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which had belonged to their father; but they

were hunted down and murdered by Clotaire.

A rebellion headed by Chrarnne, the king's

son, was next suppressed by the royal army;

and the disloyal prince, together with his wife

and children, was burned alive. Theodoric's

crown descended to his grandson, who died

without issue, and Austrasia also was added to the kingdom of Clotaire, which now equaled in extent the

realm governed by his father. His reign was extended for three years after the extinction of the Austrasian

branch, when he died, leaving the Empire again to be divided among his four sons, Charibert, Gontran, Chilperic, and Sigebert. These all belonged to the race of Rois Faineants, or Royal Donothings, as they were called, in contempt of their indolent disposition and slothful habits.

On the death of Chilperic the crown descended to a second Clotaire, who, at the ripe age of four months, was left to the regency of his mother, Fredegonda. At this time the Austrasian government was under the regency of the Princess Brunehaut, who governed in the name of her grandsons. Between the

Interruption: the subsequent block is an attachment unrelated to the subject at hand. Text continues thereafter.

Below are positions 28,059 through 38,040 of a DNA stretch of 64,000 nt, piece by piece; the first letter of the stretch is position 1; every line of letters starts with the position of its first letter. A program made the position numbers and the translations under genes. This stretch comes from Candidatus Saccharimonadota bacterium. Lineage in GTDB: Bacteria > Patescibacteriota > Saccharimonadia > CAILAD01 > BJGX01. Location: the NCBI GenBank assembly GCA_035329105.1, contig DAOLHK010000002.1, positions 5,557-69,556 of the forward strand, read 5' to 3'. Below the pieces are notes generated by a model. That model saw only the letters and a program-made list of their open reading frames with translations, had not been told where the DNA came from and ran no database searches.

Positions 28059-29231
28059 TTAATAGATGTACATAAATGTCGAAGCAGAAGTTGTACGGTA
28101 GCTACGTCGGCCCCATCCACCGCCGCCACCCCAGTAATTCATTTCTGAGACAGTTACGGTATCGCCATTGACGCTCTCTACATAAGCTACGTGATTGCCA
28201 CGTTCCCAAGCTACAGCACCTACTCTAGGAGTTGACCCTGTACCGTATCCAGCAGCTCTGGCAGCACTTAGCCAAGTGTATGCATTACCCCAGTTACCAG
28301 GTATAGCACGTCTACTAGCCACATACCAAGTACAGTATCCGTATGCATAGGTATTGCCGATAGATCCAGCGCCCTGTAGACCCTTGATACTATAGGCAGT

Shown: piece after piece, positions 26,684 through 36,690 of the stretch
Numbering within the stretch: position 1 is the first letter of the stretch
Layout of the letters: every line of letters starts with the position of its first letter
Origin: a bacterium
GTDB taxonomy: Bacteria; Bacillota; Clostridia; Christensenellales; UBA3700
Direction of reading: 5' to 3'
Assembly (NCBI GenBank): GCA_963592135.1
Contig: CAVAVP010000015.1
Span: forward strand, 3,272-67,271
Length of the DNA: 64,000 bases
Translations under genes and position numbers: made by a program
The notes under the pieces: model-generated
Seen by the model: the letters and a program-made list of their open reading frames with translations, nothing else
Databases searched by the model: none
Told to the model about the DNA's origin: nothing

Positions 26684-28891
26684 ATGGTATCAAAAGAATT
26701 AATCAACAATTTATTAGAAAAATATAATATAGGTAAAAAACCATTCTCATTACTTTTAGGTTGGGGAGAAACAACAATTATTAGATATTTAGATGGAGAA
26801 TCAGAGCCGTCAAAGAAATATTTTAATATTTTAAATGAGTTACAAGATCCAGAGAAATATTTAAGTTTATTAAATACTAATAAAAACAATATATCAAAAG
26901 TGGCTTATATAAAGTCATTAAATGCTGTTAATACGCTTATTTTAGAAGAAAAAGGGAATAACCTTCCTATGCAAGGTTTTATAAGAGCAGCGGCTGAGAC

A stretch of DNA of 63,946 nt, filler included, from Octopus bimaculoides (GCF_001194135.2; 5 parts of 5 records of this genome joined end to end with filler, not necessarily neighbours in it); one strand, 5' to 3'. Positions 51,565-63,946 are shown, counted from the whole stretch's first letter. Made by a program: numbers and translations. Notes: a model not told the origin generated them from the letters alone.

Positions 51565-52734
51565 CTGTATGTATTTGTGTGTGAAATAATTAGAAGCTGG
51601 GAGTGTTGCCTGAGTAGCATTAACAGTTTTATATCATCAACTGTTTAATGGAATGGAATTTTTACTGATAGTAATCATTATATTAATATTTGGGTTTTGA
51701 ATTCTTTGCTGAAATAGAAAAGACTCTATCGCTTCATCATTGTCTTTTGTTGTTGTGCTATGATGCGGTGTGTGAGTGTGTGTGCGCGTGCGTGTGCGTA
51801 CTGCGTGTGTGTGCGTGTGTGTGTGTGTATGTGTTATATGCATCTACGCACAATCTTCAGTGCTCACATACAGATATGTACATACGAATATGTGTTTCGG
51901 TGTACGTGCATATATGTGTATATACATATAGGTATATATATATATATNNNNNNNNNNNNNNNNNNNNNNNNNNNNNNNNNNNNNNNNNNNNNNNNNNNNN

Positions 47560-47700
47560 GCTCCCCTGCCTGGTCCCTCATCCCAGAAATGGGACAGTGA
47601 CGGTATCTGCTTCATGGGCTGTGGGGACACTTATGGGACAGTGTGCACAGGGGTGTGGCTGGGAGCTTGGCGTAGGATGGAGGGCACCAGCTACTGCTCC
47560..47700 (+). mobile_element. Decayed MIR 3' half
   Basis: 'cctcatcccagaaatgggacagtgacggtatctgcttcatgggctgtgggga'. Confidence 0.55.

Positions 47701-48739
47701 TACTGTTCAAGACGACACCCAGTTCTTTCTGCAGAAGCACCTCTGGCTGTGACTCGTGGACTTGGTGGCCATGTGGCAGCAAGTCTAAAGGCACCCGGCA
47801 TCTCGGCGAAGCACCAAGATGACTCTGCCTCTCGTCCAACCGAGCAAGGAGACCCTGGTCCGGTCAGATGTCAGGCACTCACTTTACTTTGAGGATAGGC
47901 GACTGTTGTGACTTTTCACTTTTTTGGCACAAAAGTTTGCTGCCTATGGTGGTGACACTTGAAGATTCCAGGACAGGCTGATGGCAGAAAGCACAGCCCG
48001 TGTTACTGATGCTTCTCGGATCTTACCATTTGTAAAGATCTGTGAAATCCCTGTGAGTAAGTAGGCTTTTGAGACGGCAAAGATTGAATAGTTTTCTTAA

two regents a war broke out. In the year 613

Brunehaut was overpowered by the nobles of

Burgundy and delivered into the hands of

Clotaire, who put her to death with an excess

of cruelty.

Clotaire II died in the year 628, and was

buried in the sepulcher of the Merovingians

at Paris. He was succeeded in the government by his son Dagobert. Before the death

of his father, namely, in 622, he had been

recognized as king of Austrasia. After the

decease of the king, Neustria and Burgundy fell to Dagobert^by inheritance; and three

years later the kingdom of Aquitaine, which

had been previously assigned to Charibert,

was reannexed to the consolidated Empire.

Dagobert proved to be a sovereign of great

abilities and ambitions. He made his capital